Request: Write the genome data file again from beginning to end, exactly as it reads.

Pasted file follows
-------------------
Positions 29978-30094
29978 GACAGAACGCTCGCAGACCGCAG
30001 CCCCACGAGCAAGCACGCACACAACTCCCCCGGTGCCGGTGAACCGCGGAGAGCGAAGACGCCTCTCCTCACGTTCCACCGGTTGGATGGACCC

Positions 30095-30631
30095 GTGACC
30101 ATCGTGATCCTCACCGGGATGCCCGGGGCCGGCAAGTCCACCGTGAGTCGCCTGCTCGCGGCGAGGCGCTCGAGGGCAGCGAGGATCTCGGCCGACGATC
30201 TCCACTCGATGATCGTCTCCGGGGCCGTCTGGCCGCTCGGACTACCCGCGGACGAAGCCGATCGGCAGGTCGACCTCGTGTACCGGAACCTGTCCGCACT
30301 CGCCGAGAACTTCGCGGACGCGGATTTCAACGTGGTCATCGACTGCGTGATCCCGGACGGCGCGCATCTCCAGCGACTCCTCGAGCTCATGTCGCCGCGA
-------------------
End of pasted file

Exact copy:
Positions 29978-30094
29978 GACAGAACGCTCGCAGACCGCAG
30001 CCCCACGAGCAAGCACGCACACAACTCCCCCGGTGCCGGTGAACCGCGGAGAGCGAAGACGCCTCTCCTCACGTTCCACCGGTTGGATGGACCC

Positions 30095-30631
30095 GTGACC
30101 ATCGTGATCCTCACCGGGATGCCCGGGGCCGGCAAGTCCACCGTGAGTCGCCTGCTCGCGGCGAGGCGCTCGAGGGCAGCGAGGATCTCGGCCGACGATC
30201 TCCACTCGATGATCGTCTCCGGGGCCGTCTGGCCGCTCGGACTACCCGCGGACGAAGCCGATCGGCAGGTCGACCTCGTGTACCGGAACCTGTCCGCACT
30301 CGCCGAGAACTTCGCGGACGCGGATTTCAACGTGGTCATCGACTGCGTGATCCCGGACGGCGCGCATCTCCAGCGACTCCTCGAGCTCATGTCGCCGCGA